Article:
In the racing circuit, I’ve also noticed that the Leatt-Brace has inspired confidence to many riders of all levels. From Professionals to Beginners, they are no longer wearing body armor. Note that body armor is a personal preference, however if you do decide to wear it in conjunction with the DBX, you have to be sure that the thoracic piece is sitting flat on your back and is under the spine protector. Armors that have been in production with thicker chest padding and spine protection will not work well with the DBX… again, proper fitting is key. They now have body armor out in the market that is designed specifically to “fit” with the Leatt-Brace.
Wearing the DBX Comp in the Southridge Finals without body armor.
Real life experience: Since wearing the DBX Comp, I’ve personally experienced how the Leatt-Brace can save your @$$! Jan. 9th 2011 Fontana Winter Series #1, practice run – I was following RL Policar down the DH course. At some point I bobbled at a technical section which caused me to stop and redo. At this point RL was long gone. I continued down the course with out anyone to follow. I came up to a section which was a roller/drop off. I should have stayed on the right side where it was a fairly easy roll. Not knowing which way to go, I went left and the rocks started to gap. End result – Over The Bars (OTB). Point of impact was the right side of my head and I rolled over, slamming my right hip onto the ground. I’d hate to find out what would have happened had I not been wearing the DBX. I walked away with bruises on my right hip, leg and buttocks.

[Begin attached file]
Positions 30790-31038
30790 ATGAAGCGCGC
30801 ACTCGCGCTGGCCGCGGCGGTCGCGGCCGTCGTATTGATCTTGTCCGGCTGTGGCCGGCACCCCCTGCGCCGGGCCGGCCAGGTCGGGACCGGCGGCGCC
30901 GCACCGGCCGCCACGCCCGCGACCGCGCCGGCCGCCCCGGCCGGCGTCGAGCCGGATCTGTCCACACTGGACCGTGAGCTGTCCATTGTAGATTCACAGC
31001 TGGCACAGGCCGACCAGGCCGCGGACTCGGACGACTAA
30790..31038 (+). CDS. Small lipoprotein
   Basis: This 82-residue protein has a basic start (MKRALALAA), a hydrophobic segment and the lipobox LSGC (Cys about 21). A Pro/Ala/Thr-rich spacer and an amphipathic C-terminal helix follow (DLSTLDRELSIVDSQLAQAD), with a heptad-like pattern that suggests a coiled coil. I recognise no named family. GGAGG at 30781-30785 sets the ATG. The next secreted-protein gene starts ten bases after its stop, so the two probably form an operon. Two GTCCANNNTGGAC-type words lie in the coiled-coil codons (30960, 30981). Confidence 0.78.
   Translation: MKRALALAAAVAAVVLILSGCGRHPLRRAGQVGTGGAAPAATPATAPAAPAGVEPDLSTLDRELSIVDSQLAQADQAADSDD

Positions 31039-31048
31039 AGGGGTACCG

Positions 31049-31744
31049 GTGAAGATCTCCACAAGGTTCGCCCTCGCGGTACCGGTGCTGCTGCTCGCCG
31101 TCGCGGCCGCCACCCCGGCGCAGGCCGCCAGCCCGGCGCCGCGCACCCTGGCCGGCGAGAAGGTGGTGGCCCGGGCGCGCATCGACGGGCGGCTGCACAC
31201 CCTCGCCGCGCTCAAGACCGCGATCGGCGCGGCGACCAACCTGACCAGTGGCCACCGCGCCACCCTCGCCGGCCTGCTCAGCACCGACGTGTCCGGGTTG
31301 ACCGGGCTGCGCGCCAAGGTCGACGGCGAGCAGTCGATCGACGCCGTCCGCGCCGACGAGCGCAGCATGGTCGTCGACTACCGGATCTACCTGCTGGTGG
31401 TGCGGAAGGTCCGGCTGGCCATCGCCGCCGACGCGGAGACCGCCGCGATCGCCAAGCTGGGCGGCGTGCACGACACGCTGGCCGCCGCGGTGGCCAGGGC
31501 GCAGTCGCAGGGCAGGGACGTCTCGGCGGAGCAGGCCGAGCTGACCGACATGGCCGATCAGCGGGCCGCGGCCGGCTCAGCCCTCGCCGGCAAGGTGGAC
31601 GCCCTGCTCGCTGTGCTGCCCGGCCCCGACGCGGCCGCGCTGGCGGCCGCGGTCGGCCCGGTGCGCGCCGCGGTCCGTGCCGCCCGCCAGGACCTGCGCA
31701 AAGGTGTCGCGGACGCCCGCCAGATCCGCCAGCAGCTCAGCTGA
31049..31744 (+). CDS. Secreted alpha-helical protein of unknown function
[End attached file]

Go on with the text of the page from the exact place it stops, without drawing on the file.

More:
My crash in January. Photo by Tibor Fazekas, www.tibiphoto.com
Not too long before my OTB, I learned that one of my friends, Perfecto (Perf), crashed while on a casual downhill ride. He was at a local secret DH spot in So Cal with a lot of jumps. Now this guy can hit the jumps… but sometimes we all have mishaps. So what happened – Perf crashed hitting his face first, shattering his helmet. A typical face-plant type accident without a Leatt-Brace, the force of the impact is typically transferred from the ground to the helmet; through the helmet to the scull and scull base where it is then transferred through the neck to the back (thoracic spine). With the Leatt-Brace, the force will instead transfer from the ground to the helmet, through the helmet onto the Leatt-Brace once impact is made. Some of the force will then be transferred to the brace and dispersed to the less vulnerable parts of the torso. If the impact is significant enough, the brace is designed to fail in crumple zones (similar to those seen in cars), thereby helping to absorb some of the energy of the impact.
See before and after pictures below. Had he not been wearing the Leatt-Brace, he would have had a serious injury.
Perf’s helmet when new
Helmet after the crash
So does it work – YES it does! Both scenarios mentioned above could have easily resulted in a more serious injury. Able to walk away from it is priceless. We should always think safety first. Leatt-Brace DBX has other models available – The Ride, the Comp I or II and the Pro. The DBX Comp retails for $395.00. For more information, visit Leatt-Brace at www.leatt-brace.com.